I think that our generation is notoriously averse to logistics. Spontaneity is a value that we respect, and contingency is thought to lead to unplanned excitement and opportunity. It can also lead to a whole mess of problems, especially if you are doing something relatively sensitive, like giving a presentation on your own work in front of a room full of strangers. So be proactive in planning the functional necessities of your conference trip; if you are not worried about how you are getting there and where you are staying, you will have a lot more time to worry about your paper!
When are you presenting and need to be at the conference? Do you want to stay longer (and have the funds to do so)? These are some early questions to ask as you make the next steps.
Once you know that you have been accepted and when you need to be at the conference, the first step is to find other people in your program who are also going. Are these people wanting to carpool or split a hotel room? (If you are in the Midwest, CSAS will generally be within driving distance, even if it is a long drive, so there is no need to deal with expensive airplane tickets outside of mere comfort.) Also keep an eye on e-mails sent and forwarded by conference organizers, as sometimes there are people from other schools who are looking for people to share hotel rooms with, travel with, etc. This is going to keep your personal costs down if they are not covered by your university.
RESERVE YOUR HOTEL ROOMS EARLY. Conferences will usually allow attendees to make reservations at a fixed and reduced rate, but this discount will have a deadline and may be first come, first serve. With most major hotels, reservations will only take a few minutes and will not require payment until you actually show up for your reservation; doing this early will ensure you are not paying twice as much (if not more) if you try to reserve a room a week before.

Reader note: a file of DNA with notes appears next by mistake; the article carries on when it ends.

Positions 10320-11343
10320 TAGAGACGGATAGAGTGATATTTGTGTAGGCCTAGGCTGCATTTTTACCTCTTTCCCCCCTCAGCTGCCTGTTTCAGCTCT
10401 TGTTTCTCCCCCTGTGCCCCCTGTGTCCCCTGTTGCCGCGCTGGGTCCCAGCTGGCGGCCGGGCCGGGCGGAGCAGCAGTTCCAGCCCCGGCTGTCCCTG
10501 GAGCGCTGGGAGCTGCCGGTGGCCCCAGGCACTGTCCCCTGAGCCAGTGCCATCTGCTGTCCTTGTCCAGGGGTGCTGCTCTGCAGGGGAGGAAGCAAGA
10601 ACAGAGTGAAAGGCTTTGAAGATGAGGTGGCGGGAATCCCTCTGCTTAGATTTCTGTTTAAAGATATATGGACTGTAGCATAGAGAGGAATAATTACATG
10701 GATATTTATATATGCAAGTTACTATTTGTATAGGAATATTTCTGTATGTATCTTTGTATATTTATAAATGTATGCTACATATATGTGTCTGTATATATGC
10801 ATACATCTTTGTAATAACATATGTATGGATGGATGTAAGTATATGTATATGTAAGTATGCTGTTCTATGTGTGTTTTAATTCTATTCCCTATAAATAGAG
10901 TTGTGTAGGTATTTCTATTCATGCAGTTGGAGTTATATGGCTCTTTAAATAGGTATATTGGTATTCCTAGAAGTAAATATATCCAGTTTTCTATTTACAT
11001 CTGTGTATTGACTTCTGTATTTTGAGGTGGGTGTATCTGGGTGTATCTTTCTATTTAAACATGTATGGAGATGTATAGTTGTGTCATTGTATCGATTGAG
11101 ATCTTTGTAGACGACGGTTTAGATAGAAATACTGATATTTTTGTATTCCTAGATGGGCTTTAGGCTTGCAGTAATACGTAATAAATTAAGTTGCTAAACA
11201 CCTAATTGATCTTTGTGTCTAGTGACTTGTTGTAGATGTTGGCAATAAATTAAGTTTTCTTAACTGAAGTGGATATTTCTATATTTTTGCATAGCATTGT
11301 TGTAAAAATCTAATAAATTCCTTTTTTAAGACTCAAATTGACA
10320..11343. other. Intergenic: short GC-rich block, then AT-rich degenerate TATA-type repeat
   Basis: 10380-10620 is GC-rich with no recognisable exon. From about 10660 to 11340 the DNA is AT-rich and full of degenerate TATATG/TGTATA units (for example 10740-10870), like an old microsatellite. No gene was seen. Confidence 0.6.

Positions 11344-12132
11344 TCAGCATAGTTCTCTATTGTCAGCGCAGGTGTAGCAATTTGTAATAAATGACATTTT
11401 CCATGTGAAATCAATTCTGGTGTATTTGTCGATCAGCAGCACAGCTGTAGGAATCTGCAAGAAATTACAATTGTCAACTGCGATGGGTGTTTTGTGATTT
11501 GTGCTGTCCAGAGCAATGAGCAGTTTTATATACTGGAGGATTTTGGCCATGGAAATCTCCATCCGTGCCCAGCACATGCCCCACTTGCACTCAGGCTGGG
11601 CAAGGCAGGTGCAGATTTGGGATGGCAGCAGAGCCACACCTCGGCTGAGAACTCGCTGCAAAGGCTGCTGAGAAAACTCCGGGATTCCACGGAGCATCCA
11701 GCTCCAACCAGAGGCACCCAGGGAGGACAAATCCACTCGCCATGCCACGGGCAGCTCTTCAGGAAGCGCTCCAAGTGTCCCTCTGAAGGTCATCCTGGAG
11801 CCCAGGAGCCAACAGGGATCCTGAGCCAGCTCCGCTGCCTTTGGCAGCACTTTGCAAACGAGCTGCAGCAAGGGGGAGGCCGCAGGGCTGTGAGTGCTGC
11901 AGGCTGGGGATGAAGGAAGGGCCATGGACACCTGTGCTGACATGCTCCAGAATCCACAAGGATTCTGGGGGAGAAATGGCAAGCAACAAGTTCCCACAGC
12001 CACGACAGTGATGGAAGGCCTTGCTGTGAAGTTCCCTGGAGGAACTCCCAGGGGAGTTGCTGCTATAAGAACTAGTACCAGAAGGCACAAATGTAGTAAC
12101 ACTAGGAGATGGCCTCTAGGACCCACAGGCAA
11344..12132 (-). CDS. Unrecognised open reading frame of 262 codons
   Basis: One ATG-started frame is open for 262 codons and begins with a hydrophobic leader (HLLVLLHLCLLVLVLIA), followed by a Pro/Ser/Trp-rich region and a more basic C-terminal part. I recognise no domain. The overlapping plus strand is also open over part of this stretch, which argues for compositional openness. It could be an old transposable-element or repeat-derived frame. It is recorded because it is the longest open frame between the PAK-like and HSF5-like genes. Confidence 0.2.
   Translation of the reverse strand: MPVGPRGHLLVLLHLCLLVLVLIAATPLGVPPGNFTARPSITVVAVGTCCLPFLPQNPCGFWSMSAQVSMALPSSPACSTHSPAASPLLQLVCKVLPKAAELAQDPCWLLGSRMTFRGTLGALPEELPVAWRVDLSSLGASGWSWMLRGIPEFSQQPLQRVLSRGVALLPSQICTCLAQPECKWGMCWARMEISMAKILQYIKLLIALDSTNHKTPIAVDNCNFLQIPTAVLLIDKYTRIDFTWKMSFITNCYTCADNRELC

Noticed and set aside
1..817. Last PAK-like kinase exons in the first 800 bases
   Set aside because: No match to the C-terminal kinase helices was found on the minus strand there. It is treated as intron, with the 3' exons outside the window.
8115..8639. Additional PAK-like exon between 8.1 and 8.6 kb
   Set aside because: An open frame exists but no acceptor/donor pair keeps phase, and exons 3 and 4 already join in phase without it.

(2) PLAN SOME MORE, COMMUNICATE.
So you have taken care of the basics. But unfortunately, plans change, and some people might be hesitant to mention that their plans have changed. It would be wise to keep in touch with people you are driving/rooming with to make sure they are still good with the itinerary. If not, try to find alternatives or compromises. If your plans change, makes sure to let others know quickly.
Also, inform your professors that you will be gone from class. You know months ahead of time when you will be gone, so they should have advance notice as well.
It is also time to work on the scholarly side of the conference. Get that presentation ready, make sure your PowerPoint looks neat and that your verbal presentation is trimmed down to 15-20 minutes. If you have flashcards or a paper that you want to read from (this is common at conferences, even major professional ones, so do not feel like you need to be completely offbook), make sure all the pages are there and whatever notes you make are clear and legible. I like to keep a separate folder with all of these things, but you do you. These are also things that you can double-check at the last minute if necessary, but having them in line early is wise. (Conference hotels will generally have a business center for guests that can be used for printing, etc.)
You will have advance notice of the other presenters on your panel, your panel organizer, and your discussant; it might be a good idea just to e-mail these people in advance to introduce yourself. It is a very good idea (some might say imperative) to get a draft of your paper to your discussant early, at least a few weeks before the conference.
As you pack, think of those things that you will need that the hotel is not going to provide for free. Toothpaste? Deodorant? Maybe bring your own snacks, as it might be tricky to find food late at night. Bring a swimsuit if you intend to use the pool. Generally, try to think of those little things that you are going to miss once you have realized you did not pack them.